To the poor old loyalist, the taking down of the flag was a ‘bridge too far.’ This was defeat that could not be allowed. Loyalism, being a culture based on traditions, memorials and anniversaries, decided to hold a march to commemorate this betrayal, on the busiest shopping day of the year in the heart of their dear city of Belfast, that bastion of the British Empire on the island of Ireland.
The parades commission were approached, permission was given for 10,000 people to assemble outside the city hall at noon on November 30th and probably some even believed that the flag would magically appear on the pole at midday.
Well, in the end, 1500 turned out. It appears that ‘the vast majority of good decent law-abiding Northern Ireland people’ have mortgages that need to be paid and the youngsters requiring presents and these are slightly more pressing problems than a united Ireland or the protestant ascendancy.
By coincidence, I was driving to Dublin that Saturday afternoon. I was in Randalstown when I heard that the parade had passed off peacefully so I decided to drive down the M2 through Belfast and on to Dublin.
When I reached Belfast the M2 and Westlink they were about as busy as a Sunday afternoon; the busiest shopping day of the year and Northern Ireland’s capital city or Ireland’s second city, depending on what way you look at it, was dead.
Now, at the A1 in Lisburn the turn off to Sprucefield was chock-a-block. The only losers on that day were the shopkeepers of Belfast.
That’s the second big problem of Northern Ireland; we have not got the desire or willingness to forgive the other side for what happened during our little splat, which went on for 25 years.
We don’t have a Mandela, a man of forgiveness and real leadership. We don’t have him because we never needed him; both sides won so who forgives whom?
We don’t have a de Klerk because no side has had to admit that the game is up, no side has had to face the reality that this wee state of ours, built on hatred and distrust, is no longer tenable and can’t continue in the way it was.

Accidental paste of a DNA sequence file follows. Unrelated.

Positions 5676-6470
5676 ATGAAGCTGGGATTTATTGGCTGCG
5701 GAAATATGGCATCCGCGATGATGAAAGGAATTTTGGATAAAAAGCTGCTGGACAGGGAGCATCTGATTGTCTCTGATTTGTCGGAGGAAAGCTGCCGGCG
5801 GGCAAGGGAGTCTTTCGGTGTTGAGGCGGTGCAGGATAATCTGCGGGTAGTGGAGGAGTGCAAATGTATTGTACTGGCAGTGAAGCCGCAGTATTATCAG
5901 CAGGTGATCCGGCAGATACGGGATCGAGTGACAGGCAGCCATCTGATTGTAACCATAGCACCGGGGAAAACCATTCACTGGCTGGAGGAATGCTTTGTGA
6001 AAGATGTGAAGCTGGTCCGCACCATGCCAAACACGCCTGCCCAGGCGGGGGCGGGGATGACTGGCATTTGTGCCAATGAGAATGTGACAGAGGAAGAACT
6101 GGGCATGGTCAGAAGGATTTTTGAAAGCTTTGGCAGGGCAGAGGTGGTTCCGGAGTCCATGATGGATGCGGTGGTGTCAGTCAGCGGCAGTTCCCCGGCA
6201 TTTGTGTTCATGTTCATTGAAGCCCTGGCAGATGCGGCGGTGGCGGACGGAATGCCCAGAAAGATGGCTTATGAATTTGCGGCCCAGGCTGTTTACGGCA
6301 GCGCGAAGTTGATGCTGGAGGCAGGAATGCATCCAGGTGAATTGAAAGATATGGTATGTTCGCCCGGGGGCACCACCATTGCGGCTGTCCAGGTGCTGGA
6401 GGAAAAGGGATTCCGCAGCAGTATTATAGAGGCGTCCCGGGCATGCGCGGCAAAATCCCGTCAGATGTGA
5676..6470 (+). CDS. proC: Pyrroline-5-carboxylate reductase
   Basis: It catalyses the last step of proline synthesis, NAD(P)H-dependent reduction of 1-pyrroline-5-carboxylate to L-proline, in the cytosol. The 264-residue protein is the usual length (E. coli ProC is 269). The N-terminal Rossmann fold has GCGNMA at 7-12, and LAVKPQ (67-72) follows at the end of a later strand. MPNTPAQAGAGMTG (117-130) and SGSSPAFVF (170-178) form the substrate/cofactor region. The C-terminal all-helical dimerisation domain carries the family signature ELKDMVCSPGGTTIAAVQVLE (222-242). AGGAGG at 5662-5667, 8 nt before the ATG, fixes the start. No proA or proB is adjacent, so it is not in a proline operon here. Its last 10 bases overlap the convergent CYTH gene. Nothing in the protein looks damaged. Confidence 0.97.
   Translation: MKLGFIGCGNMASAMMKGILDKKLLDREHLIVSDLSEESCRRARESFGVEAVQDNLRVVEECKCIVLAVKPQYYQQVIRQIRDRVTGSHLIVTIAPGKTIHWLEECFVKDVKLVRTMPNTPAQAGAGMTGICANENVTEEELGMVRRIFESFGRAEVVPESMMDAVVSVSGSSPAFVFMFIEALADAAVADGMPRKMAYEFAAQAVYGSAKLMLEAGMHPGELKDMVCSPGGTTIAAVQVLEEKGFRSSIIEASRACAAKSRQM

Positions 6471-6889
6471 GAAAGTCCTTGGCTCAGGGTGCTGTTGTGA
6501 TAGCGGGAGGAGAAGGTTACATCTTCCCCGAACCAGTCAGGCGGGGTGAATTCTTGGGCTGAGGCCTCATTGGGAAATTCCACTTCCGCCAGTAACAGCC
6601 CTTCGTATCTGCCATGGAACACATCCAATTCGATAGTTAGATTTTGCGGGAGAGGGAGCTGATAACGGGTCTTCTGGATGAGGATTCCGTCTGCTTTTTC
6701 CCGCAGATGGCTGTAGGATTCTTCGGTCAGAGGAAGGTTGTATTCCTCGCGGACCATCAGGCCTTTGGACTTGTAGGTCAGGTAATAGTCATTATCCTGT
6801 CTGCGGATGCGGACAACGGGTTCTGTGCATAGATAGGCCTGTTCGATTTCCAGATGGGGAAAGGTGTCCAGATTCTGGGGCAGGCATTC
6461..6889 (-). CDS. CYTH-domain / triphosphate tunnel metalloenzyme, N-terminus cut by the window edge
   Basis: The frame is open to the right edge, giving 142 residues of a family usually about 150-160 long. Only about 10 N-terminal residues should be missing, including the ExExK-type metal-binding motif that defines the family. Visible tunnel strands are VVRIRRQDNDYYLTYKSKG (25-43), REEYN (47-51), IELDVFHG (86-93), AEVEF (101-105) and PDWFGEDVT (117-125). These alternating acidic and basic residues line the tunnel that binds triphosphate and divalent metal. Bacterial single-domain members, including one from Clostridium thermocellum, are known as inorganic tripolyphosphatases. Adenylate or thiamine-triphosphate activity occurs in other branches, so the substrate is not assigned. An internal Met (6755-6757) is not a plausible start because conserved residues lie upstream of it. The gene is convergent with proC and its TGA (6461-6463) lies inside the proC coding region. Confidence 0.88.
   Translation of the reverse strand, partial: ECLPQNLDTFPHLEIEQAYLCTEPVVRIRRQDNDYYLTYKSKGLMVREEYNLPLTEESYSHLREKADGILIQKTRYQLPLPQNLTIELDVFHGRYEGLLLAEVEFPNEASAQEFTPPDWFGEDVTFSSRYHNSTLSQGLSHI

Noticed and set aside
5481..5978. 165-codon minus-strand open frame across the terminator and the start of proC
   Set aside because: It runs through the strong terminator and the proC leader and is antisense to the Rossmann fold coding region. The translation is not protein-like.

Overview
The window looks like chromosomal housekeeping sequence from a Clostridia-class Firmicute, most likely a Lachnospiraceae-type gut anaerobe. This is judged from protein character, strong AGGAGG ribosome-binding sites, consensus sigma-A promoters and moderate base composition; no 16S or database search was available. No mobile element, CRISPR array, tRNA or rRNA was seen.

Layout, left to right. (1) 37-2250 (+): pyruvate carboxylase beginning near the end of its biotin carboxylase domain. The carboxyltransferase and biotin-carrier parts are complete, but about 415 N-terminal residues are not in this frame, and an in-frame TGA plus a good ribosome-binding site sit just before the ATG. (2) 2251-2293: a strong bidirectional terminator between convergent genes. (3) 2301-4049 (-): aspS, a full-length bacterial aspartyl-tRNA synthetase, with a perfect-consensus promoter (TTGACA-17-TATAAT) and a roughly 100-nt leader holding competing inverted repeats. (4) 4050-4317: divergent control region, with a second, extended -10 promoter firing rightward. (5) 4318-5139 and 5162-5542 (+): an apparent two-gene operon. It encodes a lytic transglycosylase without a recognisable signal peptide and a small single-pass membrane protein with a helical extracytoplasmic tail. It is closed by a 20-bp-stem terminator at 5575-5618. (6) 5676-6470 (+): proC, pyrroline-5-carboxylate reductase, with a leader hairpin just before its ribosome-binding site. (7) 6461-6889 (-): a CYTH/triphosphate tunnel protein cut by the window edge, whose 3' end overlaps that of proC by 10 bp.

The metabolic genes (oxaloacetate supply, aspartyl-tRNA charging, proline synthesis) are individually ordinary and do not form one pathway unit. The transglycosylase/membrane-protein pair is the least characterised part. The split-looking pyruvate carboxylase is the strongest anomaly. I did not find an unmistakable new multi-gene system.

So we fight a phoney war, a proxy war, where flags and marches take the place of guns and bombs. The weapons have changed but the fighting goes on.
As I write this on Sunday afternoon I see that we in the nationalist tradition have scored another great victory: our proud defenders have fired twice at the police over the weekend. Ireland shall be free on Monday!
Give my head peace!!!
And so it shall continue until outside circumstances force us to change. We are a people apart; we are not an integral ingredient of either the British or Irish community; we are like a garage built at the side of a house, not quite attached and not quite apart, sort of sitting out like a sore thumb.
Thomas Beresford, of Hollywood, shall be spending Christmas in jail. Thomas was convicted of playing the Sash at an Ulster Covenant Parade outside a Catholic Church where he shouldn’t have been playing it.
“Criticising the sentence, DUP assembly member Nelson McCausland said the parade had ‘passed virtually without incident’.
‘This is an extremely grave situation for Mr Beresford and his family,’ he said.
‘To be sentenced to three months in prison for playing The Sash as part of a parade is an extremely draconian sentence to be handed down.
‘Whilst the rule of law should be respected and upheld, I am at a loss to understand why such a tough and disproportionate sentence should have been handed down.’” (BBC News)
Poor Nelson is beginning to see the world of Northern Ireland from the perspective of the average Fenian from the Falls, a place where the law was always used to keep you in your place.
Then last week we read this:
Hundreds of loyalists took part in the march, which came days before the first anniversary of a council decision to limit the flying of the union flag.
Assistant Chief Constable Will Kerr said the unnamed organiser of the parade had been spoken to by police.
He said he would be prosecuted for breaching a Parades Commission ruling.” (BBC News)
We are going nowhere. Our battle is now being fought in petty wee ways that belittle both the Unionist and Republican cause. Haas wants a Northern Ireland flag that we can all owe allegiance too. The words, ‘snowball,’ ‘chance,’ and ‘hell’ comes to mind.
There will be no new Ulster or Northern Ireland flag. We don’t want one just as we don’t want to agree. The most common thought when that enters our head about the ‘other side’ is ‘could you trust them?’
We don’t trust each other and we don’t want to trust each other. We won’t forgive because forgiveness would be a sign of weakness and we must be strong during this phase of the war, even if it is only a phoney war; we owe it to our comrades.
Meanwhile de Klerk mourns the death of his friend who was once his implacable enemy.
Our so called leaders, who can hardly bear to speak to each other, will probably turn up at the funeral.
Hopefully while they are there some of the great man’s qualities shall rub off on them! One can only hope and pray . . .